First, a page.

Unraveling the Royal Quiet De Luxe – Part 4: The Colorful End of the QDL, and What it Became

I’ve been a bit hesitant to type up this fourth and last post detailing what I’ve learned of the history of the QDL, because I’m sad to get up from the immersive bath I’ve taken into the Royal portable serial number lists & galleries and say goodbye to the venerable Quiet De Luxe.

The line ended on a high note, as we saw for Christmas 1955, brightly colored QDLs become all the rage. Available throughout 1956 in six choices of finish, the model sells 30% better than previous years. This year of production has become a favorite of collectors of all stripes.

royal_model_a-8The next year, the paint choices are changed from smooth gloss to matte light crinkle finish and more subdued colors. The “Royal” logo is given a red background.

royal_model_a-9In 1958, the finish is changed to an off-white gloss, and the “Royal” logo is changed to a push-button plastic crown that doubles as a ribbon cover release button. This feature also appears on the new Futura model, which is released in 1958.  This is the end of the line for the “Quiet De Luxe” Model “A”, as it has now morphed into the “2A” Model “Futura 800”.  1958 is also the final year of the “B” Model “Aristocrat”, which had been restarted only two years before in 1956.

royal-model-b-2The “B” Model seems to disappear for awhile, but the “C” Model makes a comeback in the form of the “2C” Futura 400. Now we swing back to the “2A” Futura 800:

royal_model_a-10The “Futura” didn’t have much of a future, though. In 1963, the “2A” Model “Futura 800” becomes the “SA” Model “Safari”.

The “B” Model “Aristocrat” makes a comeback in 1965 as the “AT” Model “Aristocrat”.

royal-model-b-3This model also ends in 1968, as the tooling is moved to Portugal and the “SA” Model “Safari” becomes the “SB” Model “Sabre”.

royal_model_a-12The end of the venerable Royal Portable comes in 1970, as Royal shuts down Portugese production and begins branding Silver-Seiko and Adler portables as Royals.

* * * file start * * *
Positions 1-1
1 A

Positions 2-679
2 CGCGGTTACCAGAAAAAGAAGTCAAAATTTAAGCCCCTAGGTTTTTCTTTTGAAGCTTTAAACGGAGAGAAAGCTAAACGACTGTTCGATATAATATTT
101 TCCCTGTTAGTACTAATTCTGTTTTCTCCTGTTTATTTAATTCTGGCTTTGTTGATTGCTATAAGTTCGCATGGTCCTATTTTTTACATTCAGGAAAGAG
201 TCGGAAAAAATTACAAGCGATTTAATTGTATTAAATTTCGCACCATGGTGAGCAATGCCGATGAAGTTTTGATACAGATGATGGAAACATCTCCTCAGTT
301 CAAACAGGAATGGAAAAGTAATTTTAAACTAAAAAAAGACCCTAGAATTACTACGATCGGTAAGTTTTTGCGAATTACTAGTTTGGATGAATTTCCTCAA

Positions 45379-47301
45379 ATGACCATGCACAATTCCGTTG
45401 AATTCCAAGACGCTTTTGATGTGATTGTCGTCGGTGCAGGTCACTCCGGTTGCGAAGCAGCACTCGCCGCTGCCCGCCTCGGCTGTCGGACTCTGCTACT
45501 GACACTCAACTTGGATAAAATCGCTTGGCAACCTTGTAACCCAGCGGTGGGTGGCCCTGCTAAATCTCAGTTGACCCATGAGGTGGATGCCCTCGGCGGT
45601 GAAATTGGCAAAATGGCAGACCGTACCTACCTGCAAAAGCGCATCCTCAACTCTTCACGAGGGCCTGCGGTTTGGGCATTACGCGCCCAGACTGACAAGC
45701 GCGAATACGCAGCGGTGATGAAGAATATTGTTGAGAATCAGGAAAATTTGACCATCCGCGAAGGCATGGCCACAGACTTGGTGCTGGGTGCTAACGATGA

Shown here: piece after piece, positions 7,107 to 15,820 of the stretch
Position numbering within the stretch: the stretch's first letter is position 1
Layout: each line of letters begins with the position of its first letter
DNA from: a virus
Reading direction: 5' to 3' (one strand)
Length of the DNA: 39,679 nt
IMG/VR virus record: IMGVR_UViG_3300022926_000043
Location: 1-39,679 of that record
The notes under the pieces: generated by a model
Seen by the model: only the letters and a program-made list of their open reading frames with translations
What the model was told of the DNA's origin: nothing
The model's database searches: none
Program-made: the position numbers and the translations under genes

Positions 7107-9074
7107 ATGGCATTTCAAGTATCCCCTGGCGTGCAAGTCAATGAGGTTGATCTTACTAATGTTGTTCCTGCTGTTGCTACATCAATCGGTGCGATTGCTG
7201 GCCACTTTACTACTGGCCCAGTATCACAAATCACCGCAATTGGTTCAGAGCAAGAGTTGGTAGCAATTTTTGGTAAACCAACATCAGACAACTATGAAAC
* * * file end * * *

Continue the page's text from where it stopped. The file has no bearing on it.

Throughout production, the line stayed quite high-quality, and each of these models I’ve tried out has been a pleasant typing experience.  A fabulous line of machines, and thanks to it being a favorite in the collections of Typewriter Hunters, we now know a little bit more detail about the history. (:

The Royal Portables in 5 parts:

Unraveling the Royal Quiet De Luxe – Part 1: Ancestry (Model P, O and B)

Unraveling the Royal Quiet De Luxe – Part 2: Birth of the QDL (and siblings)

Unraveling the Royal Quiet De Luxe – Part 3: The Post-War Royal Portables (A, B and C Models)

Unraveling the Royal Quiet De Luxe – Part 4: The Colorful End of the QDL, and What it Became

Unraveling the Royal Quiet De Luxe – Part 5: Reprise – The End of the Royal “A” Model?

Updated: January 28, 2018 — 3:07 pm


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  1. 1955 Royal, on my shopping list. I had a Safari and didn’t like it enough to keep it (although I’ve had worse).

  2. I have seen newspaper ads from electronic stores dating from 1984 advertising new Sabres–and I’ve seen Sabres and Custom IVs on the internet that don’t have the Litton logo–production in Portugal continued until roughly 1980-85

  3. I read this series on the Royal Quiet Deluxe with interest. I have two QDL’s, a 1951 and a 1957. Am I right in assuming that the body style changes from stamped steel to cast (steel/aluminum) c. 1956 or 1957? And are there are two styles of the cast body, one with-out and one with the “cutouts” for taller Back Space and TAB keys? My 1957 QDL was almost mint, but was missing a spring of some sort from the two-pieced ribbon vibrator, and this meant that the ribbon was constantly vibrating off. I changed it out for a one piece style from the earlier 1951, a parts machine, and it solved the problem. If I were buying today, I would probably avoid the machines with the two-piece ribbon vibrator, thought I do like this body style. Thanks!

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